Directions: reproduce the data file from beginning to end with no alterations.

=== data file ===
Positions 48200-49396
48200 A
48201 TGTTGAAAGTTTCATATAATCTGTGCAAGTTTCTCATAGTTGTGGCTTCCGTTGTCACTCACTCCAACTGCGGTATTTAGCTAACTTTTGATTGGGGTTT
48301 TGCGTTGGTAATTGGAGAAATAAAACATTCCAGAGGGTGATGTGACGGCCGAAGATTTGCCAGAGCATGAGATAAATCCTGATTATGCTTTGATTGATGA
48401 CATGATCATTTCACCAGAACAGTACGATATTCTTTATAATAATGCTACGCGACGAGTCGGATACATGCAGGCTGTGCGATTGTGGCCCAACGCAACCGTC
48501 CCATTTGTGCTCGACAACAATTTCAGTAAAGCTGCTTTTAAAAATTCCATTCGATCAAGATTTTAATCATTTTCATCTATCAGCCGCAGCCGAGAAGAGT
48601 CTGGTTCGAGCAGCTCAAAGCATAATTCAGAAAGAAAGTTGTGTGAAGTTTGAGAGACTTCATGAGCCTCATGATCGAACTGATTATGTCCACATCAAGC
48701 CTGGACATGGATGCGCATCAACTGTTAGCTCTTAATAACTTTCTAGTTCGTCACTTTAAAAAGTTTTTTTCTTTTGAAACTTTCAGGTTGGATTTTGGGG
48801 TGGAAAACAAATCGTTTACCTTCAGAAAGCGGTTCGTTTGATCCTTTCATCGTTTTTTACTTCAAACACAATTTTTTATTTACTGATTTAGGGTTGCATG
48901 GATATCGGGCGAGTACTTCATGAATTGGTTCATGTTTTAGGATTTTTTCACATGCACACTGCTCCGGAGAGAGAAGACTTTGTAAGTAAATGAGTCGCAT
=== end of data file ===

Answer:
Positions 48200-49396
48200 A
48201 TGTTGAAAGTTTCATATAATCTGTGCAAGTTTCTCATAGTTGTGGCTTCCGTTGTCACTCACTCCAACTGCGGTATTTAGCTAACTTTTGATTGGGGTTT
48301 TGCGTTGGTAATTGGAGAAATAAAACATTCCAGAGGGTGATGTGACGGCCGAAGATTTGCCAGAGCATGAGATAAATCCTGATTATGCTTTGATTGATGA
48401 CATGATCATTTCACCAGAACAGTACGATATTCTTTATAATAATGCTACGCGACGAGTCGGATACATGCAGGCTGTGCGATTGTGGCCCAACGCAACCGTC
48501 CCATTTGTGCTCGACAACAATTTCAGTAAAGCTGCTTTTAAAAATTCCATTCGATCAAGATTTTAATCATTTTCATCTATCAGCCGCAGCCGAGAAGAGT
48601 CTGGTTCGAGCAGCTCAAAGCATAATTCAGAAAGAAAGTTGTGTGAAGTTTGAGAGACTTCATGAGCCTCATGATCGAACTGATTATGTCCACATCAAGC
48701 CTGGACATGGATGCGCATCAACTGTTAGCTCTTAATAACTTTCTAGTTCGTCACTTTAAAAAGTTTTTTTCTTTTGAAACTTTCAGGTTGGATTTTGGGG
48801 TGGAAAACAAATCGTTTACCTTCAGAAAGCGGTTCGTTTGATCCTTTCATCGTTTTTTACTTCAAACACAATTTTTTATTTACTGATTTAGGGTTGCATG
48901 GATATCGGGCGAGTACTTCATGAATTGGTTCATGTTTTAGGATTTTTTCACATGCACACTGCTCCGGAGAGAGAAGACTTTGTAAGTAAATGAGTCGCAT